Inter-generational Transfer Of Poor Health From Mother To Child Exist In India
Researchers at the Harvard School of Public Health (HSPH) have found a link between a mother's height and the health of her children in a study using national data from India.
According to UNICEF, more than 2 million children younger than five years old died in India in 2006, more than in any other country and making up roughly a quarter of all child deaths worldwide. The study revealed an association between the height of mothers and several indicators of her children's health, including risk of death, risk of being underweight, and anemia. Children with mothers shorter than 4 foot 9 inches were 70% more likely to die than those whose mothers were at least 5 foot 3 inches tall. Maternal height was viewed as an indicator reflecting a mother's own childhood health environment, and thus the study suggests Indian women are effectively passing along their early health status to the next generation.
The study was conducted by Associate Professor S V Subramanian and Neetu John, a masters student, both in the HSPH Department of Society, Human Development and Health, and colleagues Leland Ackerson from the University of Massachusetts, Lowell, and George Davey Smith, the University of Bristol, United Kingdom. The research will be published in the Journal of the American Medical Association (JAMA).
The authors used data from India's 2005-06 National Family Health Survey, which is taken from a representative sample of households across India. More than 50,000 children under age five were included in the survey. The researchers specifically looked at the height of mothers and health indicators for children under age five. Because a mother's height may reflect her own childhood health status, there is a plausible link between her stature and her child's health. Some scientists believe that the size of a woman's uterus may be the biological link between her height and her child's health, with a smaller uterus leading to more complications during pregnancy and therefore less healthy children, even though the precise mechanism through which this association is expressed remains unclear.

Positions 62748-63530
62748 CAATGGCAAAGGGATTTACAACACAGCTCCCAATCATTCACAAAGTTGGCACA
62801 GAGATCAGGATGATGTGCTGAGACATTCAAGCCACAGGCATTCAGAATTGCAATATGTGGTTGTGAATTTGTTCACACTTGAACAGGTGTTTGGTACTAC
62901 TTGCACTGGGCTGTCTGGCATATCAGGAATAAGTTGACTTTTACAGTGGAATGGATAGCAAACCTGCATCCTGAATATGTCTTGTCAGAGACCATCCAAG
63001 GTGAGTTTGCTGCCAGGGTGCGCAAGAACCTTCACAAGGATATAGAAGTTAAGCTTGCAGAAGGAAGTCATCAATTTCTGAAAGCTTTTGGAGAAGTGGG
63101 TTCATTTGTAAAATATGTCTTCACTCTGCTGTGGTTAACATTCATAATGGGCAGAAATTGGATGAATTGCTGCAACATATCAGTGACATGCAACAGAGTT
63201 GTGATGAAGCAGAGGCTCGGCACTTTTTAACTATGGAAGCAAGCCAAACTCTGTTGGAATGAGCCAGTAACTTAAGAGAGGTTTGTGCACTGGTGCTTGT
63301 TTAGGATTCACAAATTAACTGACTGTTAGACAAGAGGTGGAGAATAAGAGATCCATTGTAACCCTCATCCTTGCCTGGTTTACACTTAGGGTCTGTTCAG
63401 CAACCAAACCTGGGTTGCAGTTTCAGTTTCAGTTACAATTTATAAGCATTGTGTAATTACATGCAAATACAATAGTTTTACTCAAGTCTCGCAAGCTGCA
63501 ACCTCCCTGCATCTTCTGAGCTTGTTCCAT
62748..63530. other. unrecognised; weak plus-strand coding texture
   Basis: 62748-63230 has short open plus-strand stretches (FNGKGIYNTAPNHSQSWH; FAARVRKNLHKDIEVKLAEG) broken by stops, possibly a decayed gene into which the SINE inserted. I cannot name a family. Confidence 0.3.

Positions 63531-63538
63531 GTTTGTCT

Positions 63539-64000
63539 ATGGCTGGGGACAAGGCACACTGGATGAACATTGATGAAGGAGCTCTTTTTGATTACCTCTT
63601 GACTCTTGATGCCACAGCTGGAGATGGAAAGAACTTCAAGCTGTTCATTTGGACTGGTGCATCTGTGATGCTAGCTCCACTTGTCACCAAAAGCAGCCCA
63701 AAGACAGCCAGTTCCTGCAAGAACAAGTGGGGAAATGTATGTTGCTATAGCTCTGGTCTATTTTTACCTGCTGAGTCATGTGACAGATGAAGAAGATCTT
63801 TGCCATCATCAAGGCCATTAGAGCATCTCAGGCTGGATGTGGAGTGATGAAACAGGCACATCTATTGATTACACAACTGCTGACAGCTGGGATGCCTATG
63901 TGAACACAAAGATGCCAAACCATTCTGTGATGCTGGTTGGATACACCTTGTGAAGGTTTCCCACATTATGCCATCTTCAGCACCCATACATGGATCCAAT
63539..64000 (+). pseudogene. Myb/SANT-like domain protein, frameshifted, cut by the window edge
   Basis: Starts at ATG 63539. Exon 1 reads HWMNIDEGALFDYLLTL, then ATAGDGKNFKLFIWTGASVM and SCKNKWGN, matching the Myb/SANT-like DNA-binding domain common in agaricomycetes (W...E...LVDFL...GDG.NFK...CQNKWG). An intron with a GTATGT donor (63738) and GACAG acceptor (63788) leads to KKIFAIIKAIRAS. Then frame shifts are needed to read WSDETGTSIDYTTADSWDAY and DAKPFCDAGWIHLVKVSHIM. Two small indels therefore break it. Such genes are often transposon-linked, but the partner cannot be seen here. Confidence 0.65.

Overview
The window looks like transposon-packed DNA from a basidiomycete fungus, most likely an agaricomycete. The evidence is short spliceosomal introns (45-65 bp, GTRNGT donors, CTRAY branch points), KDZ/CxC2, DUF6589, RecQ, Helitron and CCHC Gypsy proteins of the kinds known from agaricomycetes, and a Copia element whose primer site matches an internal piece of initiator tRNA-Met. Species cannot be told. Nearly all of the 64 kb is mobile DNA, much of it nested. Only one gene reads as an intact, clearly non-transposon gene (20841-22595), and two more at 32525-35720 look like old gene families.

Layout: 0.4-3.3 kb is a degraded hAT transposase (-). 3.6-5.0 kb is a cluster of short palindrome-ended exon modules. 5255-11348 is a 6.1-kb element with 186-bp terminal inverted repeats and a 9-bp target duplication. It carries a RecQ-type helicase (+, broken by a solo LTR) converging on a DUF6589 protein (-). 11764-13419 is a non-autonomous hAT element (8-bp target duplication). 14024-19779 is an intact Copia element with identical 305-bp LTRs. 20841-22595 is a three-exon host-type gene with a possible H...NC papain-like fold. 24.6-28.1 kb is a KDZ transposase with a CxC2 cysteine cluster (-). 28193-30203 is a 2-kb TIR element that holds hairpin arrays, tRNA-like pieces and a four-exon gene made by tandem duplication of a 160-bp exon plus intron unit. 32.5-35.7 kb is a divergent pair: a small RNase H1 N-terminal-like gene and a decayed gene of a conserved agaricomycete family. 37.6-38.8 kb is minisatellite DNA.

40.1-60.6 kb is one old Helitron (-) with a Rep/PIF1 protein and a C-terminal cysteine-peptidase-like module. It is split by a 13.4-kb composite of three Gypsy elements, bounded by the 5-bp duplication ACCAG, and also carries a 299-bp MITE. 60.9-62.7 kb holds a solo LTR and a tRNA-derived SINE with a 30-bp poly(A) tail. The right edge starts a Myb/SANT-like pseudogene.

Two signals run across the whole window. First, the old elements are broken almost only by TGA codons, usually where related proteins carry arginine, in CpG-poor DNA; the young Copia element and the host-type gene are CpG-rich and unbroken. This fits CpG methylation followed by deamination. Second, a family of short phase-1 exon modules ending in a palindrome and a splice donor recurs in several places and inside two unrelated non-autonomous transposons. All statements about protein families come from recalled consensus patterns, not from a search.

A key finding of the study is the critical discovery that the effects of a mother's own childhood health could impact the health of the children she may have many years later. "Our findings suggest the presence of inter-generational transfer of poor health from mother to offspring," said Subramanian. "Notably, since maternal height itself is a consequence of a mother's childhood environment, our study is suggestive of the long-run and durable adverse impact of poor childhood conditions of the mother on the health of her offspring 15 to 30 years later."
Previous research conducted in India has focused on factors during pregnancy and early childhood that influence a child's health outcomes, but there has been little research on the impact of the health of a child's parents. Paternal height was also examined in this study, and was found to be associated with an increased risk of being underweight or having stunted growth; however, paternal height was not associated with child mortality.
The researchers believe these findings have important implications for the future of global health efforts. "I think what the study shows is the critical need to invest in children, and especially girls," said Subramanian, "as the pay off is not only for them as children and adults, but for their offspring as well."